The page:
Intellectual Disability and Mental Health Reform

Page last updated: 05 June 2017

The Australian Government acknowledges the importance of people with an intellectual disability and a mental illness having access to appropriate mental health services. We also recognise that people with intellectual disability are more likely to have mental disorders than the general population and often experience difficulties in accessing appropriate mental health services.

The Government is reforming the way it delivers mental health services to create better, more coordinated support to people with severe mental illness and complex needs. Details of the reform package are available on the Department of Health’s website.

Primary Health Networks (PHNs) play a key role in each region in leading, planning, integrating and commissioning mental health services at a local level, in partnership with relevant services and with a new flexible primary mental health care funding pool. As part of the comprehensive needs assessments on the mental health service gaps and needs of people living in their local region, PHNs are identifying and addressing the needs of people with both intellectual disability and mental illness.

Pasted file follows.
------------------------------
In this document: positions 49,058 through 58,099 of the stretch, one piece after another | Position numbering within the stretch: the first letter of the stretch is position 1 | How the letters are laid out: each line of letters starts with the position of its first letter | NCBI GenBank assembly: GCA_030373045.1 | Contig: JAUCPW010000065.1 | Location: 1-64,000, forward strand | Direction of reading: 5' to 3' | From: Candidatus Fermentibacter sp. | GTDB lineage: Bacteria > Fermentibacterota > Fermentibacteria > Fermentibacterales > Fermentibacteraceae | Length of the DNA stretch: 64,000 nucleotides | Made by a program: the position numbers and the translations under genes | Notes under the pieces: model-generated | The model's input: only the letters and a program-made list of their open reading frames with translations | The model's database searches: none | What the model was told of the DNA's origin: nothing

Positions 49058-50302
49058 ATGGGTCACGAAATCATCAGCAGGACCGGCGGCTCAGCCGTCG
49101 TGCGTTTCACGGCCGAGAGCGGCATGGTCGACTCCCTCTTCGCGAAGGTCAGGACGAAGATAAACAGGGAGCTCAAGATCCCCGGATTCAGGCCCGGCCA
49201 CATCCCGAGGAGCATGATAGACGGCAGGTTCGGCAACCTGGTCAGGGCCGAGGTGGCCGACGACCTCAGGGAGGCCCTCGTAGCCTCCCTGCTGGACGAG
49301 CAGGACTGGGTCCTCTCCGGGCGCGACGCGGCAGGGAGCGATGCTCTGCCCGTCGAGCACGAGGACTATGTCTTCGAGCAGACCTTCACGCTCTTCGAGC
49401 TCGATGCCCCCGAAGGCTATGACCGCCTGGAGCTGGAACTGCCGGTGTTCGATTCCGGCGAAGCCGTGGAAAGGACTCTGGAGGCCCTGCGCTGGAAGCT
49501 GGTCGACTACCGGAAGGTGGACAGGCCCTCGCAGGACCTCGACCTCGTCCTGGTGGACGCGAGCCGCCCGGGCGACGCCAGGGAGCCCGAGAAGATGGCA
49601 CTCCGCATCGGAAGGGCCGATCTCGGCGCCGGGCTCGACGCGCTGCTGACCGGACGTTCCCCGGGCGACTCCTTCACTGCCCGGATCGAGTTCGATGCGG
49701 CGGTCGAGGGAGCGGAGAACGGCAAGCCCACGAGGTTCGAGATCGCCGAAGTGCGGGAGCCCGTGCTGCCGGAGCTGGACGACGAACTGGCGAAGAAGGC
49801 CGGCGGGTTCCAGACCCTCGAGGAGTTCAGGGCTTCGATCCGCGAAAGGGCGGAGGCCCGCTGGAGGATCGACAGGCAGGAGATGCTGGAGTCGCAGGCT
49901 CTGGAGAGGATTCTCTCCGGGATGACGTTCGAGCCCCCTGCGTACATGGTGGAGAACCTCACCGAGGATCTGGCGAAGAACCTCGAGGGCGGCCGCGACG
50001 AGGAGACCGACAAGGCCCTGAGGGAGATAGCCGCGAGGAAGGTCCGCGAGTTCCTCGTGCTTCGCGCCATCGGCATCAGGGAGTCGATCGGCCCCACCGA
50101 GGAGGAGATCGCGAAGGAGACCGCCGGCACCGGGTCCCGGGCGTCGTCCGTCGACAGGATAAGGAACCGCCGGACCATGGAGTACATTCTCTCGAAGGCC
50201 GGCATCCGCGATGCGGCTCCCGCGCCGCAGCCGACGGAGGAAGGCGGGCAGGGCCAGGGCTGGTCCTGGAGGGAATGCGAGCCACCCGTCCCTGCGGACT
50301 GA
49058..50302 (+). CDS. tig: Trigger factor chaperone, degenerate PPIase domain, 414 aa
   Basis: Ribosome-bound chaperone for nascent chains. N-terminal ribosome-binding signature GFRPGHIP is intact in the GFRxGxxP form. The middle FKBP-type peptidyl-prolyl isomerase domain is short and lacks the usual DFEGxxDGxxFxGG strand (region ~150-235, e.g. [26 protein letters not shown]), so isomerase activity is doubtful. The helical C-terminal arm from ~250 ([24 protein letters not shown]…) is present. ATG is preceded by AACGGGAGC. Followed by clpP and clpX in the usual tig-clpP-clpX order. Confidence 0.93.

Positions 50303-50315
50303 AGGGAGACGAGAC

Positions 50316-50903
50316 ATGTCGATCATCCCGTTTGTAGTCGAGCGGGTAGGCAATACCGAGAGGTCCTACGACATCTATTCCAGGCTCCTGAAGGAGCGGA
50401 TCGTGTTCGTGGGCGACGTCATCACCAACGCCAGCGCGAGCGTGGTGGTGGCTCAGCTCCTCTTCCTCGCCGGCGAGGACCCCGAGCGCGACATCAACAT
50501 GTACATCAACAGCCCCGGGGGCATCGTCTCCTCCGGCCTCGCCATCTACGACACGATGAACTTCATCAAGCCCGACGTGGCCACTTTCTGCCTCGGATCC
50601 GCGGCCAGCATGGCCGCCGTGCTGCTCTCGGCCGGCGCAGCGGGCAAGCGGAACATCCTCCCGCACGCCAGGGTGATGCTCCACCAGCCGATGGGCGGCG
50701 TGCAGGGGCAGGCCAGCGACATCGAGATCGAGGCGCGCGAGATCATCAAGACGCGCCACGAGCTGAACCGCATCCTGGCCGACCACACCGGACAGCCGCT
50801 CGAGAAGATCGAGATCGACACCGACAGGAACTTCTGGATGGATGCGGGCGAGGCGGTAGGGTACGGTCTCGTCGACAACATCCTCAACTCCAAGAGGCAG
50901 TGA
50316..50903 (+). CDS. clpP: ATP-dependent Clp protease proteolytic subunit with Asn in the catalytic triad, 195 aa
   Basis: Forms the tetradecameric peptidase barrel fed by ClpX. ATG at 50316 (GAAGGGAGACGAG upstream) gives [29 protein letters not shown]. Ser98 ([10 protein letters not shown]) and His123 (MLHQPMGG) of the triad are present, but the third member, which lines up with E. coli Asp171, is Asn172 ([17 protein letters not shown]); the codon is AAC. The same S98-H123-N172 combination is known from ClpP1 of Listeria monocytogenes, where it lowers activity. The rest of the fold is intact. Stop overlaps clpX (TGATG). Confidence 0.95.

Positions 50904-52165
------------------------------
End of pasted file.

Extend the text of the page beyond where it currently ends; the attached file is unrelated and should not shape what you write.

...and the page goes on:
From mid-2017, a national workforce support initiative will assist clinical and non-clinical professionals and services who work with children, to identify, support and refer children at risk and promote resilience building. This initiative will particularly support providers working with children who would benefit from early intervention, including those who have experienced trauma, and will support professionals in working with parents and families of these children.

In March, the Minister for Health established a PHN Advisory Panel on mental health and have committed to including the New South Wales Council for Intellectual Disability as part of the key stakeholder group to provide advice and feedback on how PHNs can better serve the needs of intellectually disabled people with a mental illness.